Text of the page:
Ohio Nursery & Landscape Association
By Marty Grunder
The other day I came across a short interview in the New York Times with John Zimmer, the president of Lyft, the ride-hailing service and Uber competitor. In five years’ time, Zimmer has grown his company from 30 people to some 1,700 today, and the interviewer wanted to know how he scaled himself as a leader.
“The most important thing I’ve found is to know your weaknesses and hire people better than you,” he said. “That takes a certain amount of confidence.”
Now I am never going to oversee a team as large as Zimmer’s, but as a reformed micro-manager myself, his observation hit close to home. I started my landscaping business some 34 years ago when I was just a teenager who needed to make money for college. I found a used lawn-mower at a garage sale for $25 and got to work, and today my former one-man company employs a team of 60. Since I was 14 years old I have never not been the boss at work (at home it’s a different story; there I’m lucky if I get a seat on the couch!).
When I was first starting out, and for a long, long time after, I thought the only way to get something done right was for me to do it myself. I had capable, dedicated people working for me, and yet I’d check and recheck their work and then become frustrated and lose my cool if they didn’t do their jobs the way I would. I would insist on having the final say on every decision, no matter if it was significant or small. I thought I was the only one who could close a sale.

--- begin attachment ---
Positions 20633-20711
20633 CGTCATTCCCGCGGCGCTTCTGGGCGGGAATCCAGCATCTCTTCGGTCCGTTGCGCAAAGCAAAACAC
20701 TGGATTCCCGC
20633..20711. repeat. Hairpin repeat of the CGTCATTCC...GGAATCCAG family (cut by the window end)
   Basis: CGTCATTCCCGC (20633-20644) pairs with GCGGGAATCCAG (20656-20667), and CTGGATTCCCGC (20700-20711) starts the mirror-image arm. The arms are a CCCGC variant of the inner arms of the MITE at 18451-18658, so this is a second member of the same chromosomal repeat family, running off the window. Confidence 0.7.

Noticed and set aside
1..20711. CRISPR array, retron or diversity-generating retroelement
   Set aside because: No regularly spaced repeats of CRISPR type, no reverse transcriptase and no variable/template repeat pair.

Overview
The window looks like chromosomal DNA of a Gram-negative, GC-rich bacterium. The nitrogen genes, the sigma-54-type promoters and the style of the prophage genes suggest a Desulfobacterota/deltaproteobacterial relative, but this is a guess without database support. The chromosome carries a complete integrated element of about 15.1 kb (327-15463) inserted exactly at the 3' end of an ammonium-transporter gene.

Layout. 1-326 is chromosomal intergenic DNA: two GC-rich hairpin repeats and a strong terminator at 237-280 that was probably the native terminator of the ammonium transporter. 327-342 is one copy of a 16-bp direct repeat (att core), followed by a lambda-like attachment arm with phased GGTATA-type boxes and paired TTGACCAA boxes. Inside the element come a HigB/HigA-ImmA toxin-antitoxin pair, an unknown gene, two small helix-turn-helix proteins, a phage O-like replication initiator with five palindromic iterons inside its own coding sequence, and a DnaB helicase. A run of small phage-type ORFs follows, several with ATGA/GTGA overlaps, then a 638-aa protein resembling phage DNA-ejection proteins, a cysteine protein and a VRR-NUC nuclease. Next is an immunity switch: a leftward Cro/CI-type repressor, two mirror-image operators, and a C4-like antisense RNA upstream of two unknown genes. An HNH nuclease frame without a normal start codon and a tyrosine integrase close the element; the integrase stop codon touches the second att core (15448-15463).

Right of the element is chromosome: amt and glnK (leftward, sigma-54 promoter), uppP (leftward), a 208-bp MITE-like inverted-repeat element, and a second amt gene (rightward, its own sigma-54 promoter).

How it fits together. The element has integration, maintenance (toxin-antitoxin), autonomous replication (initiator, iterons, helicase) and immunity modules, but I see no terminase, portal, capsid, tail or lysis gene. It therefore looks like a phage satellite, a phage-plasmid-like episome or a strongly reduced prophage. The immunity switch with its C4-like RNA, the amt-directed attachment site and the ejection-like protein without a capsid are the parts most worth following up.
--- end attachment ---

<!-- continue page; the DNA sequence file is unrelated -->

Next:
And then somewhere along the way I realized this simply wasn’t sustainable—there was no way I could scale my business if every last aspect of it depended solely on me. More important, I realized this was no way to lead a team and create a workplace people actually wanted to come to everyday. You know what you get when you micro-manage your company? You get a team who, no matter how talented, will never reach its potential. You make them afraid to fail in any way and, in turn, afraid to innovate. They learn to keep their opinions to themselves, to fear you, to tell you only what they think you want to hear. They feel no ownership in their work—how could they?—and no pride.
So, slowly but surely I started to loosen the reins. I hired a VP steeped in finance whose fiscal cautiousness counterbalances my more generous penchant for risk. I took several steps back and let the expert landscape designers and crews whom I’d taken such care in finding actually do their jobs. I listened to my office manager, whose organizational skills far surpass mine, and adapted the systems she wanted to put in place. I stopped inserting myself into every hiring decision and listened to my team about who was a better fit. I discovered I wasn’t the only one who could close a sale.
Is my company perfect now? No, not by a long shot—and neither am I. Balls occasionally get dropped, mistakes are made. Someone suggests a new way of doing things, we try it, and we learn the old way was better. Someone else makes a bad hire and we have to let them go. “There’s a difference between saying you’re empowering someone and really empowering them,” Zimmer says in the interview. “Sometimes you have to just let people grow and make mistakes on their own.”
And if your people are growing, then your company—and, in time, your profits—will too.
If you want to see how this approach works firsthand at Grunder Landscaping Co., join me in Dayton this fall where I’ll be leading two field trips to our headquarters. You can learn more at https://martygrunder.com. Hope to see you there!